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dc.contributor.authorSchultz H.D.
dc.contributor.authorMarcus N.J.
dc.contributor.authordel Rio R.
dc.date.accessioned2020-09-02T22:28:09Z
dc.date.available2020-09-02T22:28:09Z
dc.date.issued2015
dc.identifier10.1007/978-3-319-18440-1_19
dc.identifier.citation860, , 167-185
dc.identifier.issn00652598
dc.identifier.urihttps://hdl.handle.net/20.500.12728/6223
dc.descriptionThe treatment and management of chronic heart failure (CHF) remains an important focus for new and more effective clinical strategies. This important goal, however, is dependent upon advancing our understanding of the underlying pathophysiology. In CHF, sympathetic overactivity plays an important role in the development and progression of the cardiac and renal dysfunction and is often associated with breathing dysregulation, which in turn likely mediates or aggravates the autonomic imbalance. In this review we will summarize evidence that in CHF, the elevation in sympathetic activity and breathing instability that ultimately lead to cardiac and renal failure are driven, at least in part, by maladaptive activation of the carotid body (CB) chemoreflex. This maladaptive change derives from a tonic increase in CB afferent activity. We will focus our discussion on an understanding of mechanisms that alter CB afferent activity in CHF and its consequence on reflex control of autonomic, respiratory, renal, and cardiac function in animal models of CHF. We will also discuss the potential translational impact of targeting the CB in the treatment of CHF in humans, with relevance to other cardio-respiratory diseases. © Springer International Publishing Switzerland 2015.
dc.language.isoen
dc.publisherSpringer New York LLC
dc.subjectBlood flow
dc.subjectBreathing
dc.subjectCarotid body
dc.subjectHeart failure
dc.subjectKLF2
dc.subjectNitric oxide
dc.subjectOxidative stress
dc.subjectSympathetic nerve activity
dc.subjectangiotensin II
dc.subjectcystathionine gamma lyase
dc.subjectdipeptidyl carboxypeptidase inhibitor
dc.subjectkruppel like factor 2
dc.subjectnitric oxide
dc.subjectreduced nicotinamide adenine dinucleotide phosphate oxidase
dc.subjectsimvastatin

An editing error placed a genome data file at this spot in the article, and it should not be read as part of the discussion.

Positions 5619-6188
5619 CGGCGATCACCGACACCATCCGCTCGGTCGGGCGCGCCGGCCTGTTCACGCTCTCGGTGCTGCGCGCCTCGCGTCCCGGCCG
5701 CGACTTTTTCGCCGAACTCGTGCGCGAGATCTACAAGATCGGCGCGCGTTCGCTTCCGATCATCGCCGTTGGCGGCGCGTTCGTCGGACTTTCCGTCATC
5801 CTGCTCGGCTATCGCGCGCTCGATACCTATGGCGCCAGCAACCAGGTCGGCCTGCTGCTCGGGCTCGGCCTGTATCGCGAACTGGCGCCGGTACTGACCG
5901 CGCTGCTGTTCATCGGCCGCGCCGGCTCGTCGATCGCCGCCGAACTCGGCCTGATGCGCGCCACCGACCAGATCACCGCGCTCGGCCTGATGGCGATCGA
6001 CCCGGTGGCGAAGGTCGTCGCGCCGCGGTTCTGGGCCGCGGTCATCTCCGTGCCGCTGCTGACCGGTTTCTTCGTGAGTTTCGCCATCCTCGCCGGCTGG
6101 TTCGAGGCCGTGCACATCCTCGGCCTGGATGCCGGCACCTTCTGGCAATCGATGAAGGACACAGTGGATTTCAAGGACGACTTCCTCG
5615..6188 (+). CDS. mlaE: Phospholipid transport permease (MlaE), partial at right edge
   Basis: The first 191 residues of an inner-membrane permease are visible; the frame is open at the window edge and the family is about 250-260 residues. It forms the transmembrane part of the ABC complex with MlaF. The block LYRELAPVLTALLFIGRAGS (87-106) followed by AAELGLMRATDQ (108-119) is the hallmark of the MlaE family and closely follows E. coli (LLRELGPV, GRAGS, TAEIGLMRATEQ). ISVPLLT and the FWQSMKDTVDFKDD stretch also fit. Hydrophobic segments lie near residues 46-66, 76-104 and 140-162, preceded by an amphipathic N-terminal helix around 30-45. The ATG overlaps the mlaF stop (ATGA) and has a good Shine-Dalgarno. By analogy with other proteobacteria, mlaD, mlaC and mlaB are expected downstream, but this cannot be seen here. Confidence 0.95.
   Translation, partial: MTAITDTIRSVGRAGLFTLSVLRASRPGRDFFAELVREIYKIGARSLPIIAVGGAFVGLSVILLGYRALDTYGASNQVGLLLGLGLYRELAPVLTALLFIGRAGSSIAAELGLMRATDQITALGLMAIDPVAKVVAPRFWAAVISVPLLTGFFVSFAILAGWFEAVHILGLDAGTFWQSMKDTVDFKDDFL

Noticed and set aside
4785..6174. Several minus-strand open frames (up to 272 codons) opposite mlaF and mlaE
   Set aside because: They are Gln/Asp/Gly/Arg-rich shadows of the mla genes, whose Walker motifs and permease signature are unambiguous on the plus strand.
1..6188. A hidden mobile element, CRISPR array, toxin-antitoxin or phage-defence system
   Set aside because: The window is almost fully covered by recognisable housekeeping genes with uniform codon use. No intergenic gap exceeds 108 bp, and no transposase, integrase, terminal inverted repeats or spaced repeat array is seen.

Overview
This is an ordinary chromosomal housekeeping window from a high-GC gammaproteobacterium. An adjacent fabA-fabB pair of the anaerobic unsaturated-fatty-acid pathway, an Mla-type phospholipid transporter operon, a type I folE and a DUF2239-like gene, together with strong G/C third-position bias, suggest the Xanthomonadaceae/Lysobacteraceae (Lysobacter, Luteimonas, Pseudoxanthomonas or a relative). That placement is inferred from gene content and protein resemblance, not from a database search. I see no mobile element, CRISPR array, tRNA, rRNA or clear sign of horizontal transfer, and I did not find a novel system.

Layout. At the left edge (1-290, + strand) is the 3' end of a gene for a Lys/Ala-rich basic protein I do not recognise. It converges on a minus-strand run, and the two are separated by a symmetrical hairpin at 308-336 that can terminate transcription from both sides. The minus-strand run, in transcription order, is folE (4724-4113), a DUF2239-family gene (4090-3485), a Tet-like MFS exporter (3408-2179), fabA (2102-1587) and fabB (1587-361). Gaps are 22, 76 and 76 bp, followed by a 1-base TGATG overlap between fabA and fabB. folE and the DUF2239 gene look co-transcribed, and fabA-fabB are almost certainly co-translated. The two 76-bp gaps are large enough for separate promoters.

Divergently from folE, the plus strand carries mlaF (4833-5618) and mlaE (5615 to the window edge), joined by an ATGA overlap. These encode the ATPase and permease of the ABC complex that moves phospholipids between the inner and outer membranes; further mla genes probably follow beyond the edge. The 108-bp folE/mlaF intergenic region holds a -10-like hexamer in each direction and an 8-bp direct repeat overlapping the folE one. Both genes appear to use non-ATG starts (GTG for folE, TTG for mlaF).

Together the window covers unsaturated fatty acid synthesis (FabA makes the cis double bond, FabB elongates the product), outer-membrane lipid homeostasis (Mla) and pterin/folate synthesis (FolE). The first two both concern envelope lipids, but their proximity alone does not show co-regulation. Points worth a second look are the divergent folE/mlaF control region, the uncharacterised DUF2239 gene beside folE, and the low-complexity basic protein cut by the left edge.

dc.subjectadrenergic stimulation
dc.subjectapnea
dc.subjectArticle
dc.subjectbreathing disorder
dc.subjectcarotid artery flow
dc.subjectcarotid body chemoreceptor
dc.subjectchemoreceptor reflex
dc.subjectchemosensitivity
dc.subjectCheyne Stokes breathing
dc.subjectexercise
dc.subjectheart failure
dc.subjectheart function
dc.subjectheart muscle blood flow
dc.subjectheart output
dc.subjectheart rate variability
dc.subjecthuman
dc.subjectkidney failure
dc.subjectkidney function
dc.subjectlung hemodynamics
dc.subjectnonhuman
dc.subjectoxidative stress
dc.subjectoxygen therapy
dc.subjectpriority journal
dc.subjectprotein function
dc.subjectrespiratory sympathetic coupling
dc.subjectsensory nerve
dc.subjectsympathetic nerve
dc.subjectsympathetic tone
dc.subjectanimal
dc.subjectautonomic nervous system
dc.subjectbreathing
dc.subjectcarotid body
dc.subjectheart failure
dc.subjectheart ventricle remodeling
dc.subjecthemodynamics
dc.subjectkidney
dc.subjectpathophysiology
dc.subjectphysiology
dc.subjectreflex
dc.subjectAnimalia
dc.subjectAnimals
dc.subjectAutonomic Nervous System
dc.subjectCarotid Body
dc.subjectHeart Failure
dc.subjectHemodynamics
dc.subjectKidney
dc.subjectReflex
dc.subjectRespiration
dc.subjectVentricular Remodeling
dc.titleRole of the Carotid Body Chemoreflex in the Pathophysiology of Heart Failure: A Perspective from Animal Studies
dc.typeArticle


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